And here’s another card mystery : the only use of ‘Waldmeister’ I can find relates to this artist’s card, and isn’t repeated by this artist anywhere else. The card’s reverse mentions his heavy involvement in The Neverending Story II, which implies that he might be Ludwig Angerer, but that’s complicated by the fact that there are a few artistic Ludwig Angerers, one has a brother named Walter, aka Angerer the Younger, who is a sculptor. It’s not clear at all how any of these relates, and it seems like nobody has bothered to solve this puzzle, or the answer is so obvious, nobody’s ever written it down. Digging deeper, I’ve found the answer, and it’s just one of the thrilling deep dives these cards provide, even today.
The creature designer on The Neverending Story II was a man named Patrick Woodroffe, who passed away in 2014. ‘Waldmeister’ is an alternate name for woodruff, a small, flowering plant. Visiting Woodroffe’s website, it becomes clear that this is the artist behind these cards, and both this card and his Wikipedia entry confirm his birthplace of Halifax and education in Leeds. Consider this one solved. Unfortunately, he’s not the only one of the 7 US edition artists who has passed away.
The UK editions of the cards used art by Alan Craddock instead of McKenna, but since this focuses on the US release, I can’t say too much about him, other than like everyone else, his art is incredible, and an amazing score for such an experimental game. Many of these artists had been working with Steve Jackson games for years at this point.
Though not useable in battle, these cards too have value; some solve puzzles or complete quests, and all of them can be used to figure out a set of mystery cards whose artists are left a mystery, thus winning another prize. Look at the cards above to spot two of the five aforementioned rings.
Near the end of their life in the mid-90s, KayBee Toys was clearancing out entire boxes for a buck. I found mine at the Elephant’s Trunk flea market in the 2010s, and I got them for a steep discount because the entire market was caught in a sudden torrential rainstorm that basically destroyed everything that was laid out. I bought 5 boxes that were dripping wet, crossing my fingers that the packs were water-tight, and lucked out. Fortunately, the cards can still be scratched today, as the little gold scratch-off pads haven’t fused with the cards. Some scratch easier than others, but every card I’ve scratched out of these thousands has been useable.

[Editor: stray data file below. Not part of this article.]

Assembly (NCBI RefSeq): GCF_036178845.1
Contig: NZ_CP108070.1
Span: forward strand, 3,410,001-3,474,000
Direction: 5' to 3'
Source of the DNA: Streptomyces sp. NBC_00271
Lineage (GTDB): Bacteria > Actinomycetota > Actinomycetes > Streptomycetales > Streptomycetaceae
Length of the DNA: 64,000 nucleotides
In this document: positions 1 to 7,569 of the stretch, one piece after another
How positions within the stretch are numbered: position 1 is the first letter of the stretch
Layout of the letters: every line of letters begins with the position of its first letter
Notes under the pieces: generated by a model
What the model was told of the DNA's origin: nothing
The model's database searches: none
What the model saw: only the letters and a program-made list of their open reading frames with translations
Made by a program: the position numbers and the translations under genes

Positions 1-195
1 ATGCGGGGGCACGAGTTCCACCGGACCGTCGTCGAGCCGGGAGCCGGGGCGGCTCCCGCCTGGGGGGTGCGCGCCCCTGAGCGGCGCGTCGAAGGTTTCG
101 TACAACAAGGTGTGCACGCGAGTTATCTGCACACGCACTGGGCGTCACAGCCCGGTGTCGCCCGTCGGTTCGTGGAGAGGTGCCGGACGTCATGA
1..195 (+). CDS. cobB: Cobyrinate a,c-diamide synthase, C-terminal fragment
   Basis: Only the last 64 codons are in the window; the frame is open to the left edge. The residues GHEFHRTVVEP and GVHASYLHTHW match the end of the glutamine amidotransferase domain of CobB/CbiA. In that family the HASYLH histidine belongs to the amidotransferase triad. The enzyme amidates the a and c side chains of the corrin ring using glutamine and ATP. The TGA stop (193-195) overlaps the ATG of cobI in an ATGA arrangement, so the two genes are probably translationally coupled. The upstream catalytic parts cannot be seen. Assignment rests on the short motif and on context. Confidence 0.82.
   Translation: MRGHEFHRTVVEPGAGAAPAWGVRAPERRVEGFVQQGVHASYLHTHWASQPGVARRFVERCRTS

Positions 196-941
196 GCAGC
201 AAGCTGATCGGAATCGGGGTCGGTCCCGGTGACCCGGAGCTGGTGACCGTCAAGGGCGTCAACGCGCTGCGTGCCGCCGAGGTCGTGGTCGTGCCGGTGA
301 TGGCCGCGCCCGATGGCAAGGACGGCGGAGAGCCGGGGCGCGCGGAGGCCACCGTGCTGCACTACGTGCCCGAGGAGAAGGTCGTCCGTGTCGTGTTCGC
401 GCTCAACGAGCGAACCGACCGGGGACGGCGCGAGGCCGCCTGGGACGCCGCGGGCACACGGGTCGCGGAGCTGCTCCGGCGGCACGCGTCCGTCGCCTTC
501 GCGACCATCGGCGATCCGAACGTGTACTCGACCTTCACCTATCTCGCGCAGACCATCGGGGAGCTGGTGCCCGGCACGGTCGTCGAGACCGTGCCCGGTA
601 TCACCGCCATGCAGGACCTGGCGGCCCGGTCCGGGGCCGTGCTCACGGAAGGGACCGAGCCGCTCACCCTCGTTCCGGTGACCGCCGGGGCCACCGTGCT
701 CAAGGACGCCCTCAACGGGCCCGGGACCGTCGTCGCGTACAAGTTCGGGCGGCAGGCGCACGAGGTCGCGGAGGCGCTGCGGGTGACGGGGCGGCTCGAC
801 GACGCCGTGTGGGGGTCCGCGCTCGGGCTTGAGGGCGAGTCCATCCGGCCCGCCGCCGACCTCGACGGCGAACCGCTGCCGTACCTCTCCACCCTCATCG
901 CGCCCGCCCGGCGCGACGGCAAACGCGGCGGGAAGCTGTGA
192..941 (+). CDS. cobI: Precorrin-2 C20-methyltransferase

Battle Cards weren’t the first to embrace scratch-off gameplay; Topps had been doing it on baseball cards as early as 1970, but these were a very interesting merging of ideas, and executed at the very peak of what could be done with trading cards of the pre-internet era. They invite a kind of exploration and interactivity that’s not so much lost today, but significantly shifted. Instead of trying to discover a point of information in a curated, reliable source, Web 2.0 insists that we sift through mountains of misinformation and advertisements to access the information we want. But here, almost everything you need to know is confined to a stack of trading cards, and the postal service, and maybe interacting with other collectors. It’s organic, from the exploration to the physical action of scratching off the cards. It’s unique, and would be difficult to replicate today.
As I explored these, I did no research on how to solve these puzzles (except for the not-so-official puzzle of Waldmeister). I didn’t look for a legend to the runic alphabet, or where to find the Jester’s symbols — I still haven’t been able to find a single one. I don’t know the name of the Princess’ suitor. I don’t want to know.; I want these to be as close to the 1993 experience as possible. Would Steve Jackson Games respond if I sent in the solution to one of these puzzles 23 years later? I doubt it, but I think I’ll try. God knows I have a few thousand now, and more than enough envelopes.
C. David is a writer and artist living in the Hudson Valley, NY. He loves pinball, Wazmo Nariz, Rem Lezar, MODOK, pogs, Ultra Monsters, 80s horror, and is secretly very enthusiastic about everything else not listed here.